Sunday, September 16, 2007

Slow Water Traveling Through Fertile Land


There was something magical about sitting up there on the balcony at Square Books in Oxford, Mississippi yesterday… with a cool fall breeze blowing and Will (the cute Ole Miss law student working upstairs that day--can't link to Will 'cause I didn't get his contact info:-) bringing us lattes and cappuccinos from the coffee bar inside…

Sounds like the setting for a good Southern novel, doesn’t it? Or maybe just the inspiration we needed for the first meeting of the Yoknapatawpha Writers Group, a spin-off from the Yoktapatawpha Summer Writer’s Workshop held in Oxford in June. By the way, “Yoknapatawpha” is a native American word meaning “slow water traveling through fertile land.” William Faulkner used it as the name for the fictitious county that was the setting for much of his writing. We’re not borrowing it from Mr. Bill… we’re borrowing it from the Indians. We think it’s quite appropriate for a group of Southern writers.

Several of us have been keeping in touch by email, sharing writing samples to critique, info about upcoming conferences, good literary publications, contests, etc. It was Doug McLain who finally said, “Let’s get together.” Doug is still working on our web site, which is up but still very much in progress. We agreed on a date (September 15) and place (balcony of Square Books in Oxford, thank you Richard Howorth!) for our first meeting, and deadline to send writing samples in for group critiques. Five folks participated this first go-round (left to right in group photo):

Herman King from Hernando
Patti Trippeer from Memphis
Tom Hamiton from New Albany
Susan Cushman from Memphis
Doug McLain from Tupelo

Others were invited and hope to join us in the future.

We started with discussions of what we want to be and what we don’t want to be. We want to be a critique group, not an actual guild (like the Mississippi Writers Guild) which organizes conferences and the like. We want to be humble and friendly, not competitive. As Joshilyn Jackson shared at the Mississippi Writers Guild Conference in August, “No no one breaks out of the pack.” The whole pack shares each other’s successes and struggles and journeys. A good critique group is honest, but also supportive.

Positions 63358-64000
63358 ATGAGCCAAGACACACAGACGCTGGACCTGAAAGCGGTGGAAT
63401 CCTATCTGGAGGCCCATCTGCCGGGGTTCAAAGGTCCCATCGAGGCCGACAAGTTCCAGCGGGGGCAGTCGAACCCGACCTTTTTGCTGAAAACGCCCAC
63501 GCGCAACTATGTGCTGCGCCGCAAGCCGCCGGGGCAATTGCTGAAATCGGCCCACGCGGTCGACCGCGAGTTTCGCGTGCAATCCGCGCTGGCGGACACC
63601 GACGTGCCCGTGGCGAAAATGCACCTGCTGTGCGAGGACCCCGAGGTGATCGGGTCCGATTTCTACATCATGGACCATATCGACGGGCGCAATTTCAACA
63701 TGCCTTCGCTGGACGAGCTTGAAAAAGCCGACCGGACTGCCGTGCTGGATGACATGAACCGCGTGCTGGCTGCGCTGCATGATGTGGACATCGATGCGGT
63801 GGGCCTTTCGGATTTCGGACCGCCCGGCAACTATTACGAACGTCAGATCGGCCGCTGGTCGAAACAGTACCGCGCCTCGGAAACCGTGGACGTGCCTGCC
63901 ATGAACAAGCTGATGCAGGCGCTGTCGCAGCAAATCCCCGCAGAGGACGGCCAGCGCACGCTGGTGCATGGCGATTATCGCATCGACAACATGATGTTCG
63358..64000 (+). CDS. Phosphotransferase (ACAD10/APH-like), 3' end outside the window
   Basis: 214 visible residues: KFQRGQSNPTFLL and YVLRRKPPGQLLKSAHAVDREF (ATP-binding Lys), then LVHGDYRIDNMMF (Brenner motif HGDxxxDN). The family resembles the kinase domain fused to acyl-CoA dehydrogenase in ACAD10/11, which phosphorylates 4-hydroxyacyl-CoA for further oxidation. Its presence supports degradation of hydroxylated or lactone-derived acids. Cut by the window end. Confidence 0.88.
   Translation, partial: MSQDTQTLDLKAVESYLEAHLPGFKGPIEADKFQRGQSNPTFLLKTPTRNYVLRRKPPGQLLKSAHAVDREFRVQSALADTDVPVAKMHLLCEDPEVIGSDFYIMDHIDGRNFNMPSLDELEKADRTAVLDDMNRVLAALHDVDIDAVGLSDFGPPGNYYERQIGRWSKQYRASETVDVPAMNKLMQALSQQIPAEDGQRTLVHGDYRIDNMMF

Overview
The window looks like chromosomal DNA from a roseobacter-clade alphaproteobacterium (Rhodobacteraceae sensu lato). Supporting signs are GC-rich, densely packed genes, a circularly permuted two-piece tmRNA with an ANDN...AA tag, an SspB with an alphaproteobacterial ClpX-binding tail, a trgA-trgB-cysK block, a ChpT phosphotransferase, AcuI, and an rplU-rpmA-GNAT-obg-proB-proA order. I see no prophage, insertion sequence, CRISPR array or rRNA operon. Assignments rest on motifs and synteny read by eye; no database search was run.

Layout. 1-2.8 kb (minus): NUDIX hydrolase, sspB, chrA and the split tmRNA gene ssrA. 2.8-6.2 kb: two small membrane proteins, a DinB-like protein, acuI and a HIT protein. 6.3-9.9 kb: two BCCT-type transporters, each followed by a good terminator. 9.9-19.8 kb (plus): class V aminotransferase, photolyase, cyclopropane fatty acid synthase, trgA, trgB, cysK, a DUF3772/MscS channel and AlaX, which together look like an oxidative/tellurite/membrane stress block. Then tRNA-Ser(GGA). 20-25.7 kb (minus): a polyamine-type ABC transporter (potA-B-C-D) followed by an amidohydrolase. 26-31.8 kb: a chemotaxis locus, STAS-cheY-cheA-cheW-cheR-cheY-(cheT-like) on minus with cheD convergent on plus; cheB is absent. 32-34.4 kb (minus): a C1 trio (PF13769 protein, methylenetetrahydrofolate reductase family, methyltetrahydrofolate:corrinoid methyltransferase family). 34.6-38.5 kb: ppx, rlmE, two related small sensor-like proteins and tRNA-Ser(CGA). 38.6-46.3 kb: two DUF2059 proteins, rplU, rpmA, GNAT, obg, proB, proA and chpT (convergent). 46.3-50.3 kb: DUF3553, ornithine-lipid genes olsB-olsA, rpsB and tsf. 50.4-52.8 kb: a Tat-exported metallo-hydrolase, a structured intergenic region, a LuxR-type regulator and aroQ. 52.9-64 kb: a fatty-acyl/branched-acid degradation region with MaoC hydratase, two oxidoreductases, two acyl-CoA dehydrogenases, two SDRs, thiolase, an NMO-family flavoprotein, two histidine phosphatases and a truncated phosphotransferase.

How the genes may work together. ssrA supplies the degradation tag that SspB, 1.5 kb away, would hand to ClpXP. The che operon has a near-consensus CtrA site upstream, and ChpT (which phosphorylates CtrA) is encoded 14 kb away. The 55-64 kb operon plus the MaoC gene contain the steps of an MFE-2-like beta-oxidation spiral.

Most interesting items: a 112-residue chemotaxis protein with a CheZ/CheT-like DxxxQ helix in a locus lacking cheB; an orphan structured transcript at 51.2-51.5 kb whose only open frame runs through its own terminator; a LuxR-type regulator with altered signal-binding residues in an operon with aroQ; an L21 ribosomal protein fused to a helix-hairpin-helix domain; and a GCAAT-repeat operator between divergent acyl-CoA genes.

As we critiqued Doug’s short story, “Shadetree Mechanics” and the first chapter of Herman’s book, Bon Sequour, and part of a chapter of Tom’s book, War of the Doves, and Susan’s short story, “There is a Balm,” we handled each other’s treasures gently, but wisely, offering praise for the parts that aroused our emotions and imaginations and suggestions for the parts that didn’t work as well. We discussed Patti’s three-book project and told stories of our shared Southern upbringings which offer such fertile fodder for fiction (yes, that was intentional… weak, but intentional) … or for creative non-fiction.

Our final two meetings for 2007 are scheduled for October 27 and December 1, both in Oxford. If the weather is too chilly for the balcony at Square Books, we’ll find an indoor spot and let everyone know.

Thanks so much to Doug (in deep thought, at left) for getting this started! And… you M&M (Mississippi & Memphis) writers who missed this first one, we hope to see you at the second meeting! Be sure and send your writing sample to Doug McLain at asecondwind@comcast.net if you’d like the group to critique it. You can also bring short samples for spontaneous reading if we have time. Or just come and listen, comment, inspire, and get inspired! We get started around 10 am, take a lunch break at some point--City Grocery this time-- and stop around 4 pm. Oh, and we wound down at the end of the day with a mojito or margarita or beer on another balcony - the one at City Grocery, just around the corner from Square Books, which is a great place to have a drink, so long as you don't need to use the restroom.

I’ll close with the quote that was on my coffee mug at Square Books yesterday:

You think your pain and your heartbreaks are unprecedented in the history of the world, but then you read. It was books that taught me that the things that tormented me were the very things that connected me with all the people who are alive, or who have ever been alive. – James Baldwin

1 comment:

Colin Burch said...

Hi Susan -- What a great blog. I came across it totally by chance, just looking for art-oriented blogs in Google. I edit LiturgicalCredo.com, which looks at today's books, arts, poems, and ideas through the view of liturgical tradition (broadly) and sacramental faith (broadly). By "broadly" I just mean Roman Catholic, Eastern Orthodox, Anglican, and some Lutheran perspectives. The site is an e-publication and a member of the Council of Literary Magazines and Presses. If you've got writing or JPEGs of art work you'd like to be considered for publication, email me at colin@liturgicalcredo.com. The homepage is www.liturgicalcredo.com. And please tell your writer/artist friends.
cheers,
Colin Burch